Is Pakistan a difficult muse? Join the dots and see

Written By Unknown on Sabtu, 07 Desember 2013 | 22.23

Sometimes, a vacant seat is an argument. In a way, the visible absence of Pakistani writer Mohammed Hanif—who could not make it to the Literary Carnival due to visa issues validated the subject of the panel discussion: 'Why does Pakistan make writers sweat blood?'

In a session hosted by Srijana Mitra Das, British-born writer-journalist Aatish Taseer, the Pakistan bureau chief of the New York Times, Declan Walsh, and former high commissioner to Pakistan G Parthasarathy drew from experience to explain why India's north-western neighbour often makes for a difficult muse.

"The country is an area of incredible familiarity and deep unfamiliarity at the same time," said Taseer, author of Stranger To History: A Son's Journey Through Islamic Lands. "This (dichotomy) was amplified for me by the fact that my father (the late politician Salman Taseer ) was from Pakistan and mother (journalist Tavleen Singh) belongs to India," said Taseer, who during his journey found a constant rejection of all things Indian.

Irish journalist Declan Walsh, who is known for an essay in which he used Pakistan's railways as a metaphor for the crumbling authority of the state, has spent nine years covering the country. Earlier this year, just before the general election, Pakistani authorities expelled him for "undesirable activities" . "I hope they meant my writing," Walsh joked, confessing that the sudden cancellation of his visa had been the most difficult experience of his stay. "Initially, as a westerner covering Pakistan, my problem was representation," he said. "When I would write about conflict, people would constantly argue that we did not present the other Pakistan, the one with stories such as the transvestite who was a TV host. So the media also carried a lot of such counterintuitive stories." The trick, Walsh realized, was to ignore this "binary perspective" . "( Pakistan) is diverse and the trick is to join the dots," he said.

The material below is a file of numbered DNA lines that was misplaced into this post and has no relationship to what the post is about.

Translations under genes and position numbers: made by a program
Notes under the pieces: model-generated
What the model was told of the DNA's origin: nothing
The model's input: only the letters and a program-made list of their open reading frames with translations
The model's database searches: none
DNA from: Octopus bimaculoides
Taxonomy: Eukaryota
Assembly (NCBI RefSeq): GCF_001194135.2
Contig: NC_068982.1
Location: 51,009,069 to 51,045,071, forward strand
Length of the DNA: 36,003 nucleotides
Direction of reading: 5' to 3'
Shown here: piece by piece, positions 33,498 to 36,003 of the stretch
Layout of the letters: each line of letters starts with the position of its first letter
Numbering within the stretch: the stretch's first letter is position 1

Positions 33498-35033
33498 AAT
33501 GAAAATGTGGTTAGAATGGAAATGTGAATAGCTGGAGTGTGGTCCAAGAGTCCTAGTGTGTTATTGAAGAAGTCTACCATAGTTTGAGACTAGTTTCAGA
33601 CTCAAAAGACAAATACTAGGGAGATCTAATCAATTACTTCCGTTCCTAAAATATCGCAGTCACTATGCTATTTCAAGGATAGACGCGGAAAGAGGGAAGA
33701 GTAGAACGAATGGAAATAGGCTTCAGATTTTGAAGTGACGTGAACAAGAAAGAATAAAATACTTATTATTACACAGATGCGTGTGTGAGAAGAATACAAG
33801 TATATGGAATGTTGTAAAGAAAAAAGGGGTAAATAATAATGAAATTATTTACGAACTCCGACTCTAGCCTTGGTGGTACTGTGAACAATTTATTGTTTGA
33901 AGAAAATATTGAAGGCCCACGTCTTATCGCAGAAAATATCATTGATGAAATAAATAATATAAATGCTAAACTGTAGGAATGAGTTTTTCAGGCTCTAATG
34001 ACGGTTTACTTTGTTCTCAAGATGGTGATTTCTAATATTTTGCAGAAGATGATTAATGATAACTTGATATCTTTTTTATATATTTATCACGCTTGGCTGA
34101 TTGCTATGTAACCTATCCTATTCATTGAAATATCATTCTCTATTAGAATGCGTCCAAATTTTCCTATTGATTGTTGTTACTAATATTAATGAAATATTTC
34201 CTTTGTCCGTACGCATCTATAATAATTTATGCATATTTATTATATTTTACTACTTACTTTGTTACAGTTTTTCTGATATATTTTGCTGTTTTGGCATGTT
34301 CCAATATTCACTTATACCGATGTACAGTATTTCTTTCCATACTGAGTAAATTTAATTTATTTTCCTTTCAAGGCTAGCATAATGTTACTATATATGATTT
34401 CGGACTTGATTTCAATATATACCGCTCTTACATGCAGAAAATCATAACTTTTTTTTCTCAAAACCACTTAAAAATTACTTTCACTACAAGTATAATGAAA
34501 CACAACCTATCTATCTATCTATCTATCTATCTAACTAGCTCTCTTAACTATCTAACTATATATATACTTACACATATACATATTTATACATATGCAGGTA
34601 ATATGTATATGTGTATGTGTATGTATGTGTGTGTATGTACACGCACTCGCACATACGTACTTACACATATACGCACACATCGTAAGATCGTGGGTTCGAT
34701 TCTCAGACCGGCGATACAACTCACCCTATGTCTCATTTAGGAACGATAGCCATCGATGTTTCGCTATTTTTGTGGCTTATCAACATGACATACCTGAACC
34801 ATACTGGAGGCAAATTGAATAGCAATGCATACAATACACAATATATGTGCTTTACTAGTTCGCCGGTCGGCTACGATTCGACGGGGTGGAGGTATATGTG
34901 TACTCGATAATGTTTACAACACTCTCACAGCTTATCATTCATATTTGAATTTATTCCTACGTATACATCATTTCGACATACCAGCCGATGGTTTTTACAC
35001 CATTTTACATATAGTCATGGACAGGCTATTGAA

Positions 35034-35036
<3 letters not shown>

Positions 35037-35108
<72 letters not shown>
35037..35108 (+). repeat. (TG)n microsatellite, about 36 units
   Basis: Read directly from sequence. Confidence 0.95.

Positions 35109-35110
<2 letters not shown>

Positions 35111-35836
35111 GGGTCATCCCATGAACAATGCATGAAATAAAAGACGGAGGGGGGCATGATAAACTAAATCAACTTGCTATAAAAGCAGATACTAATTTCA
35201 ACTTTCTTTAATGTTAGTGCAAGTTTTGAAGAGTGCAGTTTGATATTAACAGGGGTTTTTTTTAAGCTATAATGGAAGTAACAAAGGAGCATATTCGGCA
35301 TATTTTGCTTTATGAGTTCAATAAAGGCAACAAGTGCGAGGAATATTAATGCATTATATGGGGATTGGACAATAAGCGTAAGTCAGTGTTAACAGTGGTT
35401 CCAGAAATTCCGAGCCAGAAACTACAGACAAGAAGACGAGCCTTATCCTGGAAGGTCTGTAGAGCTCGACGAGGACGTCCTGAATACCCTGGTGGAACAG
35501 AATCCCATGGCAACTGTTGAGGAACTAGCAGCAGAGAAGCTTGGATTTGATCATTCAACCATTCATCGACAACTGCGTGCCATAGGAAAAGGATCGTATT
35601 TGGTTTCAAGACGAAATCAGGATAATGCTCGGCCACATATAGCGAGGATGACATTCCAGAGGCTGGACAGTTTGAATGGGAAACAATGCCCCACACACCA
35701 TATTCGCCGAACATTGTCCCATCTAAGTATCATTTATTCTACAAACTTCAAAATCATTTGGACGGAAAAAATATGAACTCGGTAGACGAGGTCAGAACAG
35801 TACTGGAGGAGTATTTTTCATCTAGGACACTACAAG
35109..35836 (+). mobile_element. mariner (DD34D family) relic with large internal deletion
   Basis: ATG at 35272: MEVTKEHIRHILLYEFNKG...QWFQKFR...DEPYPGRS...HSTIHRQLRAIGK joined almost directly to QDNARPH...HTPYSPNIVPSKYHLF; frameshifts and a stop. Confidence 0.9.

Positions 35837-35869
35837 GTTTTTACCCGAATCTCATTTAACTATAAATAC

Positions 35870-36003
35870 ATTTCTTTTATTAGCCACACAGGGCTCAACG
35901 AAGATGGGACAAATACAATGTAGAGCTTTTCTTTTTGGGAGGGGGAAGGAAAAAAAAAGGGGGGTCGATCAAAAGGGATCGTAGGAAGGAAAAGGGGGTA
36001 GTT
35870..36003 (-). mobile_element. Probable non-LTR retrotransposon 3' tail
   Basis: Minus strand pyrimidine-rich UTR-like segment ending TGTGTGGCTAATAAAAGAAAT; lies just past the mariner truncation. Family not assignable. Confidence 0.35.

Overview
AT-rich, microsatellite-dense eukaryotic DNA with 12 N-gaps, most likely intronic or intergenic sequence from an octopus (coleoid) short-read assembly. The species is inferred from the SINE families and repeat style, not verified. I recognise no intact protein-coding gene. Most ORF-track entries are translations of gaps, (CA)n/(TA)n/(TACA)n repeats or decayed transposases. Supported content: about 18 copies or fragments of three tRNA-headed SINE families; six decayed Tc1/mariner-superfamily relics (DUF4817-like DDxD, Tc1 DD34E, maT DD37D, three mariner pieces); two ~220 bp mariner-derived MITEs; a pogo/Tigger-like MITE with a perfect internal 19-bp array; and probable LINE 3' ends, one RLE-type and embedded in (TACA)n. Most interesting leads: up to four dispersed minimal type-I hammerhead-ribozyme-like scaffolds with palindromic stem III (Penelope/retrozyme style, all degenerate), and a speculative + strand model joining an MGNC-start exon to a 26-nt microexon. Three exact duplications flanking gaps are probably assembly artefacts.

G Parthasarathy is no stranger to this diversity, having arranged meetings of Urdu scholars and poets from both countries during the three years he was consul general in Karachi. "Pakistan always was and remains a feudal society," felt Parthasarathy. "The overarching narrative of the state is religion and this notion that unity lies in uniformity is their most fundamental mistake."

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